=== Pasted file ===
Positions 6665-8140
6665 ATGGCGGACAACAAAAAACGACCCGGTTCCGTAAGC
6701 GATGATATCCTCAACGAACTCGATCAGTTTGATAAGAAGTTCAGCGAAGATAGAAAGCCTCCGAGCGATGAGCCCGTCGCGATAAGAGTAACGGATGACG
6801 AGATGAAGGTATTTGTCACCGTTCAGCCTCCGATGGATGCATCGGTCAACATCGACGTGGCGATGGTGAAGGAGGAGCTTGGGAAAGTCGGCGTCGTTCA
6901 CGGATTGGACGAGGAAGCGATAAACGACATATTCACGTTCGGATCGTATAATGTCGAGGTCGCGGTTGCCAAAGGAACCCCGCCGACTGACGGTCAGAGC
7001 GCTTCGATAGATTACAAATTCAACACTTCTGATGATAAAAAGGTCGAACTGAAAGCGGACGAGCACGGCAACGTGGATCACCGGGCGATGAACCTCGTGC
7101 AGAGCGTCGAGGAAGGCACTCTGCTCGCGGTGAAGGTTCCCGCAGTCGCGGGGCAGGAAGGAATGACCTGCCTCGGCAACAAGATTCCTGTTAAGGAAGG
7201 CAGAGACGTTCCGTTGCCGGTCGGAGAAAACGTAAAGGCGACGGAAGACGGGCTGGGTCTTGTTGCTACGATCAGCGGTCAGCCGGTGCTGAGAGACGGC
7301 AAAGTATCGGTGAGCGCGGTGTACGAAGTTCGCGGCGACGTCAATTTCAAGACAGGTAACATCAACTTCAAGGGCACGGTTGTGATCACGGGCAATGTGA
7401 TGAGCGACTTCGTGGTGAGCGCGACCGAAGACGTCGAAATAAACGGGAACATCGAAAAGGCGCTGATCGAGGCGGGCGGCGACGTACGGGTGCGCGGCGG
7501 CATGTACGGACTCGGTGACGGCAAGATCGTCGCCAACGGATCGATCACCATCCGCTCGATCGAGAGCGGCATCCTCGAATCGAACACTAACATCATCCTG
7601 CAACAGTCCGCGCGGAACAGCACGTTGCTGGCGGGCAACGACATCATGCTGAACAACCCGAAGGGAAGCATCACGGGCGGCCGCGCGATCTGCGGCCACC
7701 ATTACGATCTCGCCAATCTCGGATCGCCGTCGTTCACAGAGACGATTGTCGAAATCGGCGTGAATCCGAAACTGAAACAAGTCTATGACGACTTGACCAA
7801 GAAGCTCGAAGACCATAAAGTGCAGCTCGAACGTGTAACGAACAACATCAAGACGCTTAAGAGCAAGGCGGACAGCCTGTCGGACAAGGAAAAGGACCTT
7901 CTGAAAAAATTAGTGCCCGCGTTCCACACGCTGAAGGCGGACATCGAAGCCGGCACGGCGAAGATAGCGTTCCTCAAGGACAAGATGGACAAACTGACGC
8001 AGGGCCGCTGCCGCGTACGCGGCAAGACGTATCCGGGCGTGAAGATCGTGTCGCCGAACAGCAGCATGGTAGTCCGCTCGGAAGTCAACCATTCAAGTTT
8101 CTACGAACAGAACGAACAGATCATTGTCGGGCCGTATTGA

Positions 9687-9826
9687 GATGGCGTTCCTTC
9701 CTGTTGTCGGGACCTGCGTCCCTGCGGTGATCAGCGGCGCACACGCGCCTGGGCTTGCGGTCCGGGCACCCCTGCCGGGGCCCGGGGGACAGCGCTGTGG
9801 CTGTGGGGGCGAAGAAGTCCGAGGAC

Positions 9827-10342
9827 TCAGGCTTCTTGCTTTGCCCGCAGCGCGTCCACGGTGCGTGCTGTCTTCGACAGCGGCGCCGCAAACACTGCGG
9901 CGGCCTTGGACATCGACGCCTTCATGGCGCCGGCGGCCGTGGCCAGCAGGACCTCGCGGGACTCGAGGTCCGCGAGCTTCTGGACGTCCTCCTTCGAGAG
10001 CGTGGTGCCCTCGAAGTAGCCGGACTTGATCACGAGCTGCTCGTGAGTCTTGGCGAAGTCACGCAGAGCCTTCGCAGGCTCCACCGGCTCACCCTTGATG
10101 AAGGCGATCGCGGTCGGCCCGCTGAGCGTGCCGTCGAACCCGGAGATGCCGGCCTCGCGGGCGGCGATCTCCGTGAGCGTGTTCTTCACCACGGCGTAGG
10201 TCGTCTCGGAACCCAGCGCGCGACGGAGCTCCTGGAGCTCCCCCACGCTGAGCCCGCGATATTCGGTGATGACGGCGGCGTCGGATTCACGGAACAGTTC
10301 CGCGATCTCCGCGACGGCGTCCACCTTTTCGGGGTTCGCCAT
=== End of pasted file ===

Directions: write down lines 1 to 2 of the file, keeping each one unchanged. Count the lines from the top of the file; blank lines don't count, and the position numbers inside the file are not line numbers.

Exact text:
Positions 6665-8140
6665 ATGGCGGACAACAAAAAACGACCCGGTTCCGTAAGC